immune system

image source: everydayhealth

How can you improve your immune system? On the whole, your immune system does a remarkable job of defending you against disease-causing microorganisms. But sometimes it fails: A germ invades successfully and makes you sick. Is it possible to intervene in this process and boost your immune system? What if you improve your diet? Take certain vitamins or herbal preparations? Make other lifestyle changes in the hope of producing a near-perfect immune response?

 

Some ways to boost your immune system includes;

  • Don’t smoke.
  • Eat a diet high in fruits and vegetables.
  • Exercise regularly.
  • Maintain a healthy weight.
  • If you drink alcohol, drink only in moderation.
  • Get adequate sleep.
  • Take steps to avoid infection, such as washing your hands frequently and cooking meats thoroughly.
  • Try to minimize stress.

 

Infections that people with a weak immune system often get include:

  • pneumonia
  • meningitis
  • bronchitis
  • skin infections
  • These infections may recur with a high frequency.

Other symptoms of a weak immune system can include the following:

  • autoimmune disorders
  • inflammation of the internal organs
  • blood disorders or abnormalities, such as anemia
  • digestive issues, including loss of appetite, diarrhea, and abdominal cramping
  • growth and developmental delays in infants and children

Eating foods that boost your immune system is probably the best bet for you. This includes foods like;

 

Citrus Fruits

Citrus fruits contain vitamin C. Most people turn straight to vitamin C after they’ve caught a cold. That’s because it helps build up your immune system.

Vitamin C is thought to increase the production of white blood cells, which are key to fighting infections.

Almost all citrus fruits are high in vitamin C. With such a variety to choose from, it’s easy to add a squeeze of this vitamin to any meal.

Popular citrus fruits include:

  • grapefruit
  • oranges
  • tangerines
  • lemons
  • limes

Because your body doesn’t produce or store it, you need daily vitamin C for continued health.

 

Red Bell Peppers

They contain almost three times more vitamin C than citrus fruits, ounce for ounce. They’re also a rich source of beta carotene.

Besides boosting your immune system, vitamin C may help you maintain healthy skin. Beta carotene, which your body converts into vitamin A, helps keep your eyes and skin healthy.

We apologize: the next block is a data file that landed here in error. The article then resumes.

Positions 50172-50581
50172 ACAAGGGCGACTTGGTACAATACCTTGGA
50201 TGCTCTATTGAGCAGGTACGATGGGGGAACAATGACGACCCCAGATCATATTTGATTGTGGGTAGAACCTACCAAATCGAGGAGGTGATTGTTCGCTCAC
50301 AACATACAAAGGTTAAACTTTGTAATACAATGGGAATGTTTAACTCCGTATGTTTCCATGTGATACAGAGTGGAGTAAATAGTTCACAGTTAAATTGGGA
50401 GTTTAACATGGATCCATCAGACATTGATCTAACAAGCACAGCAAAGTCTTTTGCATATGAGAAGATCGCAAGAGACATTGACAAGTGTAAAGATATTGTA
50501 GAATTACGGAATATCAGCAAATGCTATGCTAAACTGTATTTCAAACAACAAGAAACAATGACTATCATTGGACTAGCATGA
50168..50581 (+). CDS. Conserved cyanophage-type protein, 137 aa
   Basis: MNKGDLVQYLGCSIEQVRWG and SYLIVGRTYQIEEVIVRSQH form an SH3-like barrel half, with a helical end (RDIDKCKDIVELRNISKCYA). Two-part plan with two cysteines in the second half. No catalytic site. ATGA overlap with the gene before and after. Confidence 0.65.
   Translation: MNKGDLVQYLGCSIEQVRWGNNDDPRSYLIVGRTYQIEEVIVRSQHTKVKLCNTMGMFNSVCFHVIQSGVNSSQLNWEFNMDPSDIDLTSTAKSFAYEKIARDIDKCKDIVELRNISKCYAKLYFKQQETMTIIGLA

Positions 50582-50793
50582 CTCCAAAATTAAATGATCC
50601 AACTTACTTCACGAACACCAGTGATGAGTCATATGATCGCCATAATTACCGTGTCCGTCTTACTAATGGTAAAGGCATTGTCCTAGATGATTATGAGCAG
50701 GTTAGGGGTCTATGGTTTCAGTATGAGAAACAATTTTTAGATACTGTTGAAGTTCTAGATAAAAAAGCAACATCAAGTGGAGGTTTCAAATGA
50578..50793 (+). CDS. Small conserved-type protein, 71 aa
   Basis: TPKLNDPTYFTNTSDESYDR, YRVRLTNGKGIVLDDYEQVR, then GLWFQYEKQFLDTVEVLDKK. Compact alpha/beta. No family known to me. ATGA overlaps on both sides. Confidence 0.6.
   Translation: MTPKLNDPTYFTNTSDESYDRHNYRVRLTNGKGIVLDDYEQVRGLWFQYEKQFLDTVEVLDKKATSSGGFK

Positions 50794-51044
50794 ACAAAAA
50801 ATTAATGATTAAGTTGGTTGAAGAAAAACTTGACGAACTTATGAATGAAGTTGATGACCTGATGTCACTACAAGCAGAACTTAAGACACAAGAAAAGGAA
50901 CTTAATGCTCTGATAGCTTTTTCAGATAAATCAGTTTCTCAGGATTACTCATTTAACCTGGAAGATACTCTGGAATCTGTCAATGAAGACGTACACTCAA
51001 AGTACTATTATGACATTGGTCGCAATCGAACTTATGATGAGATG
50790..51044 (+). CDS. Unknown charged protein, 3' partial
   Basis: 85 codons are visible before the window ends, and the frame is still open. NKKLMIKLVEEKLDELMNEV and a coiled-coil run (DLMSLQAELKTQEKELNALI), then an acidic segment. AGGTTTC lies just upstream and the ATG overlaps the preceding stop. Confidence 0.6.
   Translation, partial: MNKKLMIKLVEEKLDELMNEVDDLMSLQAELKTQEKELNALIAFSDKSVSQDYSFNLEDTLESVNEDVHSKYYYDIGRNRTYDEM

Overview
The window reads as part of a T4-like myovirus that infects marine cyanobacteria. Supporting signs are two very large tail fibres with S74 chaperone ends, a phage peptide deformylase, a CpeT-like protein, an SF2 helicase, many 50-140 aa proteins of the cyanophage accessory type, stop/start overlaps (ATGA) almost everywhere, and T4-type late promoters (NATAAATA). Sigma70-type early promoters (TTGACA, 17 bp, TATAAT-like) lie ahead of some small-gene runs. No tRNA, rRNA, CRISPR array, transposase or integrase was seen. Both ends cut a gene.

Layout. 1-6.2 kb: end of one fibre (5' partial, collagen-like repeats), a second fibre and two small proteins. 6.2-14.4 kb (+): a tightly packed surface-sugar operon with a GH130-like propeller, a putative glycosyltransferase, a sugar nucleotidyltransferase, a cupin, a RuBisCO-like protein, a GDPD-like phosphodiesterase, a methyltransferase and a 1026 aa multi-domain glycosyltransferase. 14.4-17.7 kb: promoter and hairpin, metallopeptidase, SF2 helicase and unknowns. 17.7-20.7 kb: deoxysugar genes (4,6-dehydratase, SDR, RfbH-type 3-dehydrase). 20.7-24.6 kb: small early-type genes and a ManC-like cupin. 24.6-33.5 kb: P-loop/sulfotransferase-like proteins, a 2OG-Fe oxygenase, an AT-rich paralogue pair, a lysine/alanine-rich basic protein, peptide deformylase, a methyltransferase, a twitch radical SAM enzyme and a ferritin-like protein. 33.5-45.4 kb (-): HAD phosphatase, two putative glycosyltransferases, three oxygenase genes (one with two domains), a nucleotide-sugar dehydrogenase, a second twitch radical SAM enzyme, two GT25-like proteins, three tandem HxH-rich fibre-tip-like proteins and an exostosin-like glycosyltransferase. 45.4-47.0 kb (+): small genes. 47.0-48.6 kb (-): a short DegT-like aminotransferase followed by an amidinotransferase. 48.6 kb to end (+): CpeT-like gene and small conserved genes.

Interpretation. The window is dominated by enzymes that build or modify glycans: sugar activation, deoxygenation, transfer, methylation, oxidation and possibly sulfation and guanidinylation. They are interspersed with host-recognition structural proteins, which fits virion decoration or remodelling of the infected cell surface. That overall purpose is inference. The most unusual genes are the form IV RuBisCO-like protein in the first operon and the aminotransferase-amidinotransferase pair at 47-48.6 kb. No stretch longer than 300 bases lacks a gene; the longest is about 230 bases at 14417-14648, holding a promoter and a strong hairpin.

Garlic

Garlic is found in almost every cuisine in the world. It adds a little zing to food and it’s a must-have for your health. Early civilizations recognized its value in fighting infections. Garlic may also slow down hardening of the arteries, and there’s weak evidence that it helps lower blood pressure.

Garlic’s immune-boosting properties seem to come from a heavy concentration of sulfur-containing compounds, such as allicin.

 

Ginger

Ginger is another ingredient many turn to after getting sick. It may help decrease inflammation, which can help reduce a sore throat and inflammatory illnesses. This vegetable may help with nausea as well. Ginger may also decrease chronic pain and might even possess cholesterol-lowering properties.

 

Yogurt

Greek yogurt have “live and active cultures”, which are good for you. These cultures may stimulate your immune system to help fight diseases.

Try to get plain yogurts rather than the kind that are flavored and loaded with sugar. You can sweeten plain yogurt yourself with healthy fruits and a drizzle of honey instead.

Yogurt can also be a great source of vitamin D, so try to select brands fortified with this vitamin. Vitamin D helps regulate the immune system and is thought to boost our body’s natural defenses against diseases.

 

Turmeric

You may know turmeric as a key ingredient in many curries. This bright yellow, bitter spice has also been used for years as an anti-inflammatory in treating both osteoarthritis and rheumatoid arthritis.

Research shows that high concentrations of curcumin, which gives turmeric its distinctive color, can help decrease exercise-induced muscle damage. Curcumin has promise as an immune booster and an antiviral. More research is needed.

 

Green Tea

Both green and black teas are packed with flavonoids, a type of antioxidant. Where green tea really excels is in its levels of epigallocatechin gallate (EGCG), another powerful antioxidant.

In studies, EGCG has been shown to enhance immune function. The fermentation process black tea goes through destroys a lot of the EGCG. Green tea, on the other hand, is steamed and not fermented, so the EGCG is preserved.

Green tea is also a good source of the amino acid L-theanine. L-theanine may aid in the production of germ-fighting compounds in your T cells.

 

Pawpaw

Pawpaw or Papaya is another fruit loaded with vitamin C. You can find the daily recommended amount of vitamin C in a single medium fruit. Papayas also have a digestive enzyme called papain that has anti-inflammatory effects.

Papayas have decent amounts of potassium, magnesium, and folate, all of which are beneficial to your overall health.